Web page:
Russia is modernizing Soviet era airborne combat laser program to match US and China combat lasers

Russia is also developing combat laser weapons alongside with the US said army general Yury Baluevsky, former Chief of the Russian General Staff.

The US is field testing various combat 50-150 KW combat lasers on ships, trucks and fighter jets.

Last year, China indicated that their combat lasers were shooting down drones. The Chinese laser defense system is able to shoot down various small aircraft within a two-kilometer radius and can do so in five seconds after locating its target. China was also said to be developing railguns and lasers for integration into their naval ships.

Since the time of the Soviet Union, Russia has substantial potential to create combat laser systems, airborne in particular, he says.

The initial program started back in 1970s. The first A-60 test-bed aircraft (modified Ilyushin-76 airlifter) took into the air in 1981 and two years later it was laser-equipped and performing experiments. Another test-bed aircraft joined the program in 1991.

To this day only the latter flying laboratory remains, but the actual work on the airborne combat laser system did not stop over the last two decades. Over the years the A-60 program developed into an operable 1LK222 laser system. During state tests in 2009, the system was tested on the optical systems of a satellite on 1,500km-high orbit. After that information about the project went into shadows.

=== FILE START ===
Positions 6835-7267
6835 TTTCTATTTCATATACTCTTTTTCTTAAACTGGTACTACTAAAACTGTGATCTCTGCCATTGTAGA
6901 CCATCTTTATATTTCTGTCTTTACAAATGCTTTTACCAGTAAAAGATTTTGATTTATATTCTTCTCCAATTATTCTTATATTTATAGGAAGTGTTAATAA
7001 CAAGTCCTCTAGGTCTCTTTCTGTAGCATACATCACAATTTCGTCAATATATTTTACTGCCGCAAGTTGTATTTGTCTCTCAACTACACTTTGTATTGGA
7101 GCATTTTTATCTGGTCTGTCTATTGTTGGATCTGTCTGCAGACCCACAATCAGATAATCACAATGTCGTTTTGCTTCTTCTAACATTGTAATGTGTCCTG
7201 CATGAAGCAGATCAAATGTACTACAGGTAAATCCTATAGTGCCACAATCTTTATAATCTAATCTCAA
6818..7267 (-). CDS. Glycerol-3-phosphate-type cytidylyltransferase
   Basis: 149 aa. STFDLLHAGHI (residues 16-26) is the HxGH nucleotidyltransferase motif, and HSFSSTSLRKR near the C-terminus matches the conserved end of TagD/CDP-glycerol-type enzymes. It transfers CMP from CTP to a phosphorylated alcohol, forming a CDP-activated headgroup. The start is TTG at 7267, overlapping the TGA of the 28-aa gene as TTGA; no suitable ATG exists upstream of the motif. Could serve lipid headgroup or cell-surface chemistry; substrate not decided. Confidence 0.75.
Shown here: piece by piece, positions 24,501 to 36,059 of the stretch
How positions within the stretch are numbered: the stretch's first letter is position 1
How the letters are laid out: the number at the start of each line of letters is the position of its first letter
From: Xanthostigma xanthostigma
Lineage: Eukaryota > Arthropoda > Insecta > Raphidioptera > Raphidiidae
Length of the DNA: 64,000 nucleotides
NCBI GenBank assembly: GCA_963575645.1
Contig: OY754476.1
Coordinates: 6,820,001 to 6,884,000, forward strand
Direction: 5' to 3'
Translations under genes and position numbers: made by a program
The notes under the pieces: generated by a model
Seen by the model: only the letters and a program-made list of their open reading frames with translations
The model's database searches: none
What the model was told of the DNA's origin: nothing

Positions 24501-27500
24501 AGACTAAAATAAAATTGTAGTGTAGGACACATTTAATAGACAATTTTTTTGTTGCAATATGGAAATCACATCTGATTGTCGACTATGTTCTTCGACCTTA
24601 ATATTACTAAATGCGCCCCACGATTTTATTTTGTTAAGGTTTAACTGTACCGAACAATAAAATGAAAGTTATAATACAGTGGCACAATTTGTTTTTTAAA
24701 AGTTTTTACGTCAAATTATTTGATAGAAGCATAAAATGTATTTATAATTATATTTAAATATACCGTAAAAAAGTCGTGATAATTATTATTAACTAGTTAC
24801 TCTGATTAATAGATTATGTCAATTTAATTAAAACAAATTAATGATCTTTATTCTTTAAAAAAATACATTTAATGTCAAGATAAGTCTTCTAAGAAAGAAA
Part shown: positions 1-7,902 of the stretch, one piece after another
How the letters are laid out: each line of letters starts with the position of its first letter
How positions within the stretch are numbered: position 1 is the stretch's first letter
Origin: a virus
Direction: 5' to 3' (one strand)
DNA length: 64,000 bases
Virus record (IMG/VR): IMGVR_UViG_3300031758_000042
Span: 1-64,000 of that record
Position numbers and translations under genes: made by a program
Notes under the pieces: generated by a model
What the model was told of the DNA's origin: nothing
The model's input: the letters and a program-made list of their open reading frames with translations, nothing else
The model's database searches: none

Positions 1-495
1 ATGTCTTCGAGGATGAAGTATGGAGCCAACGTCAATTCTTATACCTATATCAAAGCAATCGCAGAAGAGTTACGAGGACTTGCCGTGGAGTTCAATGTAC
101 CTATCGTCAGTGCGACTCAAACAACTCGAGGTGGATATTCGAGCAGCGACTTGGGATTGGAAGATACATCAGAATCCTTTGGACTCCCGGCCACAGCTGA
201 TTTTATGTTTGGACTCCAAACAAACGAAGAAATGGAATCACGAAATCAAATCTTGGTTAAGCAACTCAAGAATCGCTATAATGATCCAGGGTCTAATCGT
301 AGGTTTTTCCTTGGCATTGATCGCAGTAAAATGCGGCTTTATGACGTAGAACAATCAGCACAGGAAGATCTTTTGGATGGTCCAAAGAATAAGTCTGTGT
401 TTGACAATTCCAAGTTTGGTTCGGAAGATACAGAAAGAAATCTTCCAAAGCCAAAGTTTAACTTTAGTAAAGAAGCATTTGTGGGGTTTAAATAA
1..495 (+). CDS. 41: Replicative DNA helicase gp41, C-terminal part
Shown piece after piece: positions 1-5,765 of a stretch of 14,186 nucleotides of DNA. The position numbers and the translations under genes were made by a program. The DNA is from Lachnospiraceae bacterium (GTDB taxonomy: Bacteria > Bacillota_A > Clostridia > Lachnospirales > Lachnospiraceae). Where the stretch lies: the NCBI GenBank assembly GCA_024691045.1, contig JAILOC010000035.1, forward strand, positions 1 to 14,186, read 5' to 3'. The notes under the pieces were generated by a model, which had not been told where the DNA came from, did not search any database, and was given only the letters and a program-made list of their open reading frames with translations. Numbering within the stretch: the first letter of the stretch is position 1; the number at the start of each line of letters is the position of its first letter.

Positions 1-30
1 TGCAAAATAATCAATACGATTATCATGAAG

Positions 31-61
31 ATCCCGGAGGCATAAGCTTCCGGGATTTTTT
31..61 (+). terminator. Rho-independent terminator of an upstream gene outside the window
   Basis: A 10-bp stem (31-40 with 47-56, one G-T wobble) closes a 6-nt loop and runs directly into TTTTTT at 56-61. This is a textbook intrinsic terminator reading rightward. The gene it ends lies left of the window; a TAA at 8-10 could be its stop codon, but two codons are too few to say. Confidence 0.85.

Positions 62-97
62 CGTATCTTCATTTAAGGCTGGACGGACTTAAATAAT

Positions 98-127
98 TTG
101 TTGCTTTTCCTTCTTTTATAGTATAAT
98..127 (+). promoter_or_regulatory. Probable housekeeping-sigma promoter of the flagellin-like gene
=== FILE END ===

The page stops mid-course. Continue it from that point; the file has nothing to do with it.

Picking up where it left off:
Russian A60 airborne combat laser test bed

The project’s primary objective, according to the data presented earlier, is making inoperable adversary space vehicles’ sensors and optical electronic systems by directed laser beam impulse, which is the first stage of the project. The second stage is, in case the laser gains sufficient power of the beam, the system will be able to engage ballistic targets

Scientific research, engineering and technical testing of the ambitious project are entrusted to Russia’s leading air and space defense corporation Almaz-Antey and Beriev aviation scientific-technical group.

It must be noted that the Soviet Union used to have a considerable number of combat laser programs, among them space-based high-energy laser battle station Skif-DM (a part of the Buran shuttle and Energy booster rocket program), the A-60 laser aircraft, sea-based combat laser for future advanced battleships, tested on Dikson laboratory ship in the Black Sea and even a laser tank Szhatie (Compression), developed to working machine capable of knocking out enemy’s optical systems on the battlefield.

Reportedly, A-60 platform was once testing the future megawatt-class laser for space battle station Skif-DM.

Two decades after the fall of the USSR, according to available open-source data, only the laser test-bed aircraft A-60 project is alive and kicking.

SOURCES – Sputnick news,,, xinhua